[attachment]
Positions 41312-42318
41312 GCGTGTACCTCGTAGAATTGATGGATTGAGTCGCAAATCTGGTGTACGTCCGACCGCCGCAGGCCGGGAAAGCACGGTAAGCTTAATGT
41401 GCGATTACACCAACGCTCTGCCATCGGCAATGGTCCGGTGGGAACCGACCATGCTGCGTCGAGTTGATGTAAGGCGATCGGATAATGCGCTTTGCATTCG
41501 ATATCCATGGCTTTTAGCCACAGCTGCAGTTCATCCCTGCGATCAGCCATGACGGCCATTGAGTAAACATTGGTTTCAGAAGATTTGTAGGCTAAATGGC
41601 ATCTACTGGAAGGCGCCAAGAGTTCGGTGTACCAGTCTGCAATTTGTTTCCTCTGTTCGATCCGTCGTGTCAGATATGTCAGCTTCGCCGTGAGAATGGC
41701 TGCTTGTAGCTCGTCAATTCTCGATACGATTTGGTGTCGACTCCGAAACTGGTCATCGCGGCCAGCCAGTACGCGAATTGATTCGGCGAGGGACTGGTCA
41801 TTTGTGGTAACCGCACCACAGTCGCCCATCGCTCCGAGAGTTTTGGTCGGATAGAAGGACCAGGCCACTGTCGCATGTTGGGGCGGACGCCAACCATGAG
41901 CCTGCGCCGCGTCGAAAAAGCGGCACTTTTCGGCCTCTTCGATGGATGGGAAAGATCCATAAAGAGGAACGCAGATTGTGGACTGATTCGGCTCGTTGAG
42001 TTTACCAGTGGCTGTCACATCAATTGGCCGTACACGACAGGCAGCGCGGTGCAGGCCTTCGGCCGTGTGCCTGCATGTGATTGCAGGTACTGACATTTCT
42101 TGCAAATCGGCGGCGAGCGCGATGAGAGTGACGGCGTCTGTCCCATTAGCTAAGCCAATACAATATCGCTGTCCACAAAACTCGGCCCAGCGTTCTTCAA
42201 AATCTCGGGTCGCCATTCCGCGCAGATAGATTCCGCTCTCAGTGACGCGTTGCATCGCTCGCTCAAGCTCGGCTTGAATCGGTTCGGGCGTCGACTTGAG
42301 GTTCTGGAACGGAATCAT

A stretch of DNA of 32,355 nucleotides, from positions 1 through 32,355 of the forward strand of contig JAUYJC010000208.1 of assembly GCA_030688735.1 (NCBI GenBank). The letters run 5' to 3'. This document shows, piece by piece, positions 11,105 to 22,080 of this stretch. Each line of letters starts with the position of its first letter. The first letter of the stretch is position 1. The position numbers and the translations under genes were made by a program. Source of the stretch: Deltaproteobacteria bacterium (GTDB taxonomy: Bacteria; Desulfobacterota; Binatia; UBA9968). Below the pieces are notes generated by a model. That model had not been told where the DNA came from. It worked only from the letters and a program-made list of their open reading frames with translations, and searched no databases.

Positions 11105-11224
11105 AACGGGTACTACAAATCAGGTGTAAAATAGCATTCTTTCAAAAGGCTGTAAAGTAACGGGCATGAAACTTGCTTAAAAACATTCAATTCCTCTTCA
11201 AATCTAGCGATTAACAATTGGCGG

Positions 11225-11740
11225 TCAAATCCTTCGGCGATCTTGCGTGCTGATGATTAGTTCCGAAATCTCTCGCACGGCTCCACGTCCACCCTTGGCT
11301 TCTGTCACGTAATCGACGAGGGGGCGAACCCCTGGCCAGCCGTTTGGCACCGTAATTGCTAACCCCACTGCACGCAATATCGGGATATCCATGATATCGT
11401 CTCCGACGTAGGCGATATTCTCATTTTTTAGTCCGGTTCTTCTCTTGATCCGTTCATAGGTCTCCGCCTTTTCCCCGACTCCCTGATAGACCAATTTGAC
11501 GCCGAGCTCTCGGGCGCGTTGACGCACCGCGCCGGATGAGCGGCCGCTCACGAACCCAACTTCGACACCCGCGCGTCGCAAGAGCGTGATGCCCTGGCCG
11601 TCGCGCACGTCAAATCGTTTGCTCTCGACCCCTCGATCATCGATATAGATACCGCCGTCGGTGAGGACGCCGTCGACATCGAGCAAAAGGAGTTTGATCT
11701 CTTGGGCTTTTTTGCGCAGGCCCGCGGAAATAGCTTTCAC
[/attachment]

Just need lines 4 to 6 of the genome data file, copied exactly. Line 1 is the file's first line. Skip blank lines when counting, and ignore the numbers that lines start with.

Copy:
41501 ATATCCATGGCTTTTAGCCACAGCTGCAGTTCATCCCTGCGATCAGCCATGACGGCCATTGAGTAAACATTGGTTTCAGAAGATTTGTAGGCTAAATGGC
41601 ATCTACTGGAAGGCGCCAAGAGTTCGGTGTACCAGTCTGCAATTTGTTTCCTCTGTTCGATCCGTCGTGTCAGATATGTCAGCTTCGCCGTGAGAATGGC
41701 TGCTTGTAGCTCGTCAATTCTCGATACGATTTGGTGTCGACTCCGAAACTGGTCATCGCGGCCAGCCAGTACGCGAATTGATTCGGCGAGGGACTGGTCA